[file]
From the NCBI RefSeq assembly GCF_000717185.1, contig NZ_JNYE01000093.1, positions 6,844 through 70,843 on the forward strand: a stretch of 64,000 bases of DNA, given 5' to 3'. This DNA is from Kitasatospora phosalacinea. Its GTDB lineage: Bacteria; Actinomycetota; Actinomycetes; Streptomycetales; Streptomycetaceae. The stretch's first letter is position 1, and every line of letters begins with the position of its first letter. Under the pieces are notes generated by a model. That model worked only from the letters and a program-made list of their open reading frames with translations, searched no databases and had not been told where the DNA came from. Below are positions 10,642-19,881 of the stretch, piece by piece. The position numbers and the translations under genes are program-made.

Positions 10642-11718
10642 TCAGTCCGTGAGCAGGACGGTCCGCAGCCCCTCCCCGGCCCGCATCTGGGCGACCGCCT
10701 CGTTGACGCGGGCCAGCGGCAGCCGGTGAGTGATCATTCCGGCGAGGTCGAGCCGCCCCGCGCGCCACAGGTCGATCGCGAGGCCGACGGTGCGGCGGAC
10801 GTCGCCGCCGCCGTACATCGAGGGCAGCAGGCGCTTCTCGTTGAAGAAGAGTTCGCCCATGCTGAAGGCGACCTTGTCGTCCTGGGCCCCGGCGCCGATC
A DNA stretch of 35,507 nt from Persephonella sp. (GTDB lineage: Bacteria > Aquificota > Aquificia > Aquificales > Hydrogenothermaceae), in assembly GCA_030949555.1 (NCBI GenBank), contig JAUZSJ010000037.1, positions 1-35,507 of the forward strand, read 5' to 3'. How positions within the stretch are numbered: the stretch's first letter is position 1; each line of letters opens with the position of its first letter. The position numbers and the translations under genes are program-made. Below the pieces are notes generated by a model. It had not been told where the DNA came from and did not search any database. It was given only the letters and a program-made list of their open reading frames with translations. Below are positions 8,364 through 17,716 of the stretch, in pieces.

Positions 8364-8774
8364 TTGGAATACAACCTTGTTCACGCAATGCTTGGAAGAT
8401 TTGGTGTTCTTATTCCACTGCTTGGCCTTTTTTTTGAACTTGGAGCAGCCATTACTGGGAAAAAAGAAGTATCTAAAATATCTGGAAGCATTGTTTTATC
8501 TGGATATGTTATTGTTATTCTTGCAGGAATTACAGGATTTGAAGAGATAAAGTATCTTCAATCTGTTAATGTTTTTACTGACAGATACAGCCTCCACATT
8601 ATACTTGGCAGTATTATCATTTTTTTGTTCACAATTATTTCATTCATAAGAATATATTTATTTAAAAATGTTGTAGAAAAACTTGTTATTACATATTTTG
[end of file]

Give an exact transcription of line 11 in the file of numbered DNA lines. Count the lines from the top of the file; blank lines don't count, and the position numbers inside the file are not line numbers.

8601 ATACTTGGCAGTATTATCATTTTTTTGTTCACAATTATTTCATTCATAAGAATATATTTATTTAAAAATGTTGTAGAAAAACTTGTTATTACATATTTTG